How Financing Can Affect Your Offer

Most buyers do not have enough cash available to buy a home, so they need to obtain a mortgage to finance the purchase. Since you will probably make your purchase contingent upon obtaining a mortgage, the seller has the right to be informed of your financing plans in order to evaluate them; this is one of the major reasons that financing details are included in your offer.

Down Payment: As part of your offer, you will need to disclose your down payment amount so the seller can evaluate your likelihood of obtaining a home loan. A larger down payment will make the mortgage approval process easier. The underwriting guidelines are less strict.

Interest Rate: Another reason for including financing information in your offer is to protect yourself. If interest rates suddenly become volatile and rise quickly, as sometimes happens, you may be looking at a mortgage payment much higher than you anticipated. By putting a maximum acceptable interest rate in the offer, you are protecting yourself from such an occurrence.

At the same time, the seller will probably want to see that you have some flexibility in the financing terms you are willing to accept. If interest rates are currently at eight percent and you indicate this is the highest rate you will accept, you would be able to cancel the contract without penalty if interest rates rose past that point. The seller would suffer because they have lost valuable marketing time and may have made their own plans based on successfully closing the transaction.

Asking for Closing Costs and Financing Incentives: There may be times when, as part of your offer, you request the seller to provide a financial incentive such as paying all or a portion of your closing costs. One common request is asking the seller to provide funds to temporarily buy down your interest rate for the first year or two. Such incentives can be especially effective if a buyer is tight on money or pushing their qualifying ratios to the limit.

Whenever you ask for incentives such as these, you will probably find the seller less willing to negotiate on price. After all, what you are really asking for is have the seller to give you some money to help you buy their house. The end result is that, for a little relief in the beginning, you are willing to pay a little more in the long run.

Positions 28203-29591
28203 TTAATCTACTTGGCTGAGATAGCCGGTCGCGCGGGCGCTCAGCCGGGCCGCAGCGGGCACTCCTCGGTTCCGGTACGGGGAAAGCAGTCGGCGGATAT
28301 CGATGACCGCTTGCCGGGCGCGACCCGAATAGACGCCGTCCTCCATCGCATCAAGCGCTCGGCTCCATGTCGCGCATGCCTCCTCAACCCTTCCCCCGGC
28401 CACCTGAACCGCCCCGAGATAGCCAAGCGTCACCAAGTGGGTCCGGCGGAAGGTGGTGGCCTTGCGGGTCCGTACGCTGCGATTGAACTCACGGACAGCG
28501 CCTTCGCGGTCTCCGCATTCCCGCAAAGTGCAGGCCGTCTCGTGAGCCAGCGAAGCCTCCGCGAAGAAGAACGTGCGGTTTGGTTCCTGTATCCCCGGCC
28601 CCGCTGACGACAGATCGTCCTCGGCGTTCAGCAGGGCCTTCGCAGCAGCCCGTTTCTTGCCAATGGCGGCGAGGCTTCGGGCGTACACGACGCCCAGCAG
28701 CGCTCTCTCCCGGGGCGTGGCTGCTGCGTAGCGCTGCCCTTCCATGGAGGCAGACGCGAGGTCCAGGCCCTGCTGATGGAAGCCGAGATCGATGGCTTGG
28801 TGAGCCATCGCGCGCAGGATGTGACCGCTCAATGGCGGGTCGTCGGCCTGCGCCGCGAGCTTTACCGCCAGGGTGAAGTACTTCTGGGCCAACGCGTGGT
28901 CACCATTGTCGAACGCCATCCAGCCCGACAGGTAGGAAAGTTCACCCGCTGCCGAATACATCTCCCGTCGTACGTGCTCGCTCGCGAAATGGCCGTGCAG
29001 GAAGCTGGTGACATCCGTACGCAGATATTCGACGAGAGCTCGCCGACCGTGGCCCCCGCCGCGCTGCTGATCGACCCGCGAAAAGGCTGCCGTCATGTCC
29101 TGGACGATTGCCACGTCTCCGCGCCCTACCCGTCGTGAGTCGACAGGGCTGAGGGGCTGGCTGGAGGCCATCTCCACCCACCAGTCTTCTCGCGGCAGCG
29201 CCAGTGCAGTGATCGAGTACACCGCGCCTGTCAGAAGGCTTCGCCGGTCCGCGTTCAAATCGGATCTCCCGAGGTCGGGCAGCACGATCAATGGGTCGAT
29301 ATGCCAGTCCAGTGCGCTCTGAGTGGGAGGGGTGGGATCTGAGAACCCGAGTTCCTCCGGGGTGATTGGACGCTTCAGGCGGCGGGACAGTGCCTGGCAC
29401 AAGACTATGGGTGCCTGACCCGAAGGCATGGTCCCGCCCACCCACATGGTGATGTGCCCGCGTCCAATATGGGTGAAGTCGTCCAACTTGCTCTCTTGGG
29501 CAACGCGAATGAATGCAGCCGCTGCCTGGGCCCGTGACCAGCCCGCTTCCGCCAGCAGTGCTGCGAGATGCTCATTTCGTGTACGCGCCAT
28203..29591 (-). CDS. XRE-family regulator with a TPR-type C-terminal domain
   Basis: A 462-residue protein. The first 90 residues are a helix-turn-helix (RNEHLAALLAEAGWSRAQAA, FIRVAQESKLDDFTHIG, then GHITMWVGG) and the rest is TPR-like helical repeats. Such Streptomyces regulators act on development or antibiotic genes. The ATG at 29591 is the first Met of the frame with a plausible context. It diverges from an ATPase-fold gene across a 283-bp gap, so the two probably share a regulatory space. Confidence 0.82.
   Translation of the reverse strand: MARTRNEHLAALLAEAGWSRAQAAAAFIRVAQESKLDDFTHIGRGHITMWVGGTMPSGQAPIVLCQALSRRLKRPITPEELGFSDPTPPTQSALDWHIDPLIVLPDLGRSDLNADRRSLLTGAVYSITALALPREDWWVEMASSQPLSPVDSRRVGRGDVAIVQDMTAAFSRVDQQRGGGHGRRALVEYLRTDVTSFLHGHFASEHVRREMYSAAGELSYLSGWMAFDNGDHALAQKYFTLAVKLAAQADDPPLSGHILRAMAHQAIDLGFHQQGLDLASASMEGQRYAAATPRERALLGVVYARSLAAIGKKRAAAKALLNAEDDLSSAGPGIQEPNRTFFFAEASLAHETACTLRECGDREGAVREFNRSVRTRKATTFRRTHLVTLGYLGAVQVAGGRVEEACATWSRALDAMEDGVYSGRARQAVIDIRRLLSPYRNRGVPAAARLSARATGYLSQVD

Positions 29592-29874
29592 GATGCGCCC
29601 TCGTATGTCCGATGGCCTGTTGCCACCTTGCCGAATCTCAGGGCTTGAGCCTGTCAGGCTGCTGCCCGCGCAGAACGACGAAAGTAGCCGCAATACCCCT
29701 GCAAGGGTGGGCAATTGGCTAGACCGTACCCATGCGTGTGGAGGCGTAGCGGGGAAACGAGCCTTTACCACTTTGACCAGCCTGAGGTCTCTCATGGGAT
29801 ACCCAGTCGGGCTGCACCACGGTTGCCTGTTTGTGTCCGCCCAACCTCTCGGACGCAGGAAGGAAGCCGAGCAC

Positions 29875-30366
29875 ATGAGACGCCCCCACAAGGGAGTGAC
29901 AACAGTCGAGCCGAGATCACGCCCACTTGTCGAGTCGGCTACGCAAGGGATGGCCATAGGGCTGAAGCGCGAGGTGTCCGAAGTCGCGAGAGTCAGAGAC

Seller Financing: Another occasional request is to have the seller 'carry back' a second mortgage to help facilitate your purchase of their home. In cases when the seller does not need all the proceeds from their sale in order to purchase their next home, this is an option. The advantage to the buyer is that by combining your down payment and the second mortgage from the seller, you may be able to avoid paying mortgage insurance and save yourself some money.

If this option is part of your offer, include the terms you wish to pay on the second mortgage. Keep in mind that your first trust deed lender needs to know this information so they can underwrite your loan. They have certain minimum requirements such as a minimum term of the second mortgage (can be five years) and the minimum payment (can be 'interest only’). Longer mortgage terms and payments that include the principle are also acceptable.

Cash Offers: If you are one of those rare individuals making a cash offer on a home, you’ll want to provide some documentation, such as a bank statement, that shows you have the funds available. If you have to liquidate stock or some other asset, your offer should give a timetable on when you will provide proof you have converted the asset to cash.

Other Financing Details in Your Offer: Your offer should also contain information on whether you are obtaining a fixed rate or an adjustable rate mortgage, and should state whether you are obtaining conventional financing or obtaining a VA or FHA loan.

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